Track & Field

Competition fuels two generations


Both underclassmen, LeShon Collins and Cameron Burrell are pushing each other to be better sprinters. | Courtesy of UH Athletics

Both underclassmen, LeShon Collins and Cameron Burrell are pushing each other to be better sprinters.  |  Courtesy of UH Athletics

Stories like those of Leroy Burrell and Carl Lewis, two men with vastly different personalities who shared a special bond and rivalry, are rare in track and field.

Despite the fame these two men would reach, the fierce competition between Burrell, the former “world’s fastest human,” and Lewis started with a scandal rather than a challenge. Until the 1988 Seoul Summer Olympics, Canadian 100-meter sprinter Ben Johnson had been Lewis’ major competitor. In Seoul, Johnson made a grave mistake, one that would effectively end the sprinter’s career.

“We went to the U.S.A. Juniors in 1988, and Ben was there, but he may not have even made the finals,” Lewis said. “Ben was never really that good, but four years later he medaled. When he started running super-fast and talking a lot, we knew what he was doing.”

“We tried to beat each other. There was never a time that I think I let Leroy win and vice versa. He changed the way I had to think and compete and forced me to challenge my career. I would have never been able to run 9.8 if Leroy had not come along.” -Legendary sprinter Carl Lewis on his competition with head coach Leroy Burrell

Lewis said he saw his rivalry with Johnson as a way to build their brand, despite the potential pitfalls he saw.

“It was the USA versus Canada,” he said. “I was the confident one, and he was shy. I knew it was a double-edged sword, though, that drugs could kill the sport.”

Lewis said that the difference between the rivalry with Johnson and the rivalry with Burrell was that in the latter, it was all about business and friendship and that all their personal feelings were put aside. With Johnson, it was personal. The performance-enhancing drugs scandal that enveloped Johnson would effectively close the door on his career and the rivalry, but it opened the door to another.

“It was a great relationship,” Lewis said. “Leroy and I just ran against each other. We tried to beat each other. There was never a time that I think I let Leroy win and vice versa. He changed the way I had to think and compete and forced me to challenge my career. I would have never been able to run 9.8 if Leroy had not come along.”

Burrell would beat Lewis for the first time at the 1990 Goodwill Games and again at the 1991 World Track and Field championships in New York. In 1992, they would team together with the likes of Mike Marsh and Dennis Mitchell become the “fantastic four” and win gold at the Barcelona Olympics. But their history, however revered it is, is exactly that — history.

Twenty-three years later, as coaches, these titans of track and field have passed the blazing torches to two young men with frighteningly similar dispositions and who represent the next generation of budding superstars: Leshon Collins and Leroy’s son Cameron Burrell.

Cameron is the No. 3 sprinter in the nation in terms of the 60-meter dash, and Collins is No. 6 in the 100-meter dash, but the closeness of their times, their recent honors as All-American athletes and performances during their collegiate careers are not the only things that show similarities to the elder Burrell and Lewis.

The Seattle Times in 1991 described Burrell as a “blue-collar sprinter of few but well-chosen words.” Burrell, true to the statement made by the Seattle Times, deflects the notion of a rivalry and says that the same could be said about his son.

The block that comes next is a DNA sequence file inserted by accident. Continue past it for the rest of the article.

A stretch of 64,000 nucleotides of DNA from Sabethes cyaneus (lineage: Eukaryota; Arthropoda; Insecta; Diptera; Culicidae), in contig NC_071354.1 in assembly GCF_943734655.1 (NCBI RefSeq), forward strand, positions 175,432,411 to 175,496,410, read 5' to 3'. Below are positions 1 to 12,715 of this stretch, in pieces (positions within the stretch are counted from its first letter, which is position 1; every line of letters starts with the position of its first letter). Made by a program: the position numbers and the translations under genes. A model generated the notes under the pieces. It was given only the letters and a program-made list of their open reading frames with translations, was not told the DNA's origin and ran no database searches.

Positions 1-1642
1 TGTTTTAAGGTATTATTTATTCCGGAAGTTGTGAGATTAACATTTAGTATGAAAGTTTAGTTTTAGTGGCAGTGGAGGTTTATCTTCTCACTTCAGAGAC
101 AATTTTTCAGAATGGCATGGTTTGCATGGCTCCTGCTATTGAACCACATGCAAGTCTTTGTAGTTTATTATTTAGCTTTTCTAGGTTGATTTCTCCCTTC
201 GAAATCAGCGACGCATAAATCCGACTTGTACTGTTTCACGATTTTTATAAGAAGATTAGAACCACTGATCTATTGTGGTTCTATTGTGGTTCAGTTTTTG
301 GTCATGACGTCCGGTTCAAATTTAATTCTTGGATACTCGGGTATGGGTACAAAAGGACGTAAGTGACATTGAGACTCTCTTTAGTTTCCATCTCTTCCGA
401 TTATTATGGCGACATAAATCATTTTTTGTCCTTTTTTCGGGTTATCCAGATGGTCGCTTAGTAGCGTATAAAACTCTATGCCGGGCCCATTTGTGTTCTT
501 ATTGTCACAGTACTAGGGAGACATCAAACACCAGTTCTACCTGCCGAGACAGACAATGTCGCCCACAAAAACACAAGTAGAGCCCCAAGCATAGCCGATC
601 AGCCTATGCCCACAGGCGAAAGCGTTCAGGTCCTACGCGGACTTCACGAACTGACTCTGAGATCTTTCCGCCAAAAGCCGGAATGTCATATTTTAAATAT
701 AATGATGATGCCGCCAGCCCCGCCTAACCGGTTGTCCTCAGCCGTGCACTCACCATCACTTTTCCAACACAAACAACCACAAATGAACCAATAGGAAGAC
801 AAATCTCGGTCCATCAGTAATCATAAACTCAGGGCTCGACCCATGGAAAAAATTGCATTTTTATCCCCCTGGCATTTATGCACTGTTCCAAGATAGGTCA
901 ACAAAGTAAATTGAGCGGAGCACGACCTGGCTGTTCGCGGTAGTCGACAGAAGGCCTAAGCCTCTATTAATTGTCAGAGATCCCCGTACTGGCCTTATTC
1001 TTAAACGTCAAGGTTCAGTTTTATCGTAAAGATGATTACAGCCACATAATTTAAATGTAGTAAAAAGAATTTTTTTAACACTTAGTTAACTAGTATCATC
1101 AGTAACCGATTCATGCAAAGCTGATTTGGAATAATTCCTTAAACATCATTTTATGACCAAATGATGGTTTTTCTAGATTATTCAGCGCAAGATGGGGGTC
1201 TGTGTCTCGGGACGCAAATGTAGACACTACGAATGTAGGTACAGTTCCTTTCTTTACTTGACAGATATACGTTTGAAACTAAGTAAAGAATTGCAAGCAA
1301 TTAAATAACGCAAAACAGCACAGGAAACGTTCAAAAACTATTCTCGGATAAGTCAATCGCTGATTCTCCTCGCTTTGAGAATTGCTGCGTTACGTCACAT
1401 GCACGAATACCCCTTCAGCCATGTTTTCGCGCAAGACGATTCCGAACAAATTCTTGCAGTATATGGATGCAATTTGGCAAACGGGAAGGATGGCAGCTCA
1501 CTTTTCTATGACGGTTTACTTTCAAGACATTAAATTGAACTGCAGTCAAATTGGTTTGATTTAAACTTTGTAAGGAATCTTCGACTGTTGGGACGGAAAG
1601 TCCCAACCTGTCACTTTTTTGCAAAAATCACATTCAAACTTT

“Cameron’s a really hard worker on the track, and truly a man of few words,” Leroy said. “He’s definitely about being the best sprinter he can be. There are similarities, but Carl and I were further along and at different stages when we met than when Leshon and Cameron met.”

Cameron reaped the results of his work ethic at the NCAA Indoor Championships in Albuquerque, N.M., where he again broke the school record in the 60-meter dash.

However, Lewis said that if compared to one of the two, Collins would be the one closest to him in personality.

“I understood my talent, but I also understood the importance of the flash,” Lewis said. “When I got to the stadium, I made sure they saw me and made sure that they knew I was there, because I was the one they paid to see. That’s like Leshon.”

Despite the presence of a rivalry, none of the four men accept the term. Each sees them as motivation for the other, and Collins’ comments echo the sentiment of what Leroy and Lewis felt and how Cameron and Collins now feel.

“The coaches tell us that we’re establishing a rivalry, but even though Cameron’s my biggest competitor, it doesn’t really feel like a rivalry,” Collins said. “We work hard for each other. We want to make it together as opposed to him versus me.”

The younger Burrell’s comments fell nearly in step. He said he feeds off his determination, and that is his biggest motivation to be a better competitor.

“All we ever want to do is push each other to our highest limits,” Cameron said. “We are teammates before we are rivals.”

Though the state of track and field may be on the decline, Lewis believes the sport needs contrasting superstars like Cameron and Collins, just as it needed Burrell and himself nearly two decades earlier.

“I competed 17 years from a freshman to retirement,” Lewis said. “In those 17 years, there were 25 Olympic and World Championship medals awarded to athletes that came out of the UH track and field program. No other school has had 10 in the 17 years since. Track needs a great story, something for people to follow. Cameron and Leshon aren’t just a breath of fresh air to the sport. Track is suffocating right now — it’s on oxygen.”

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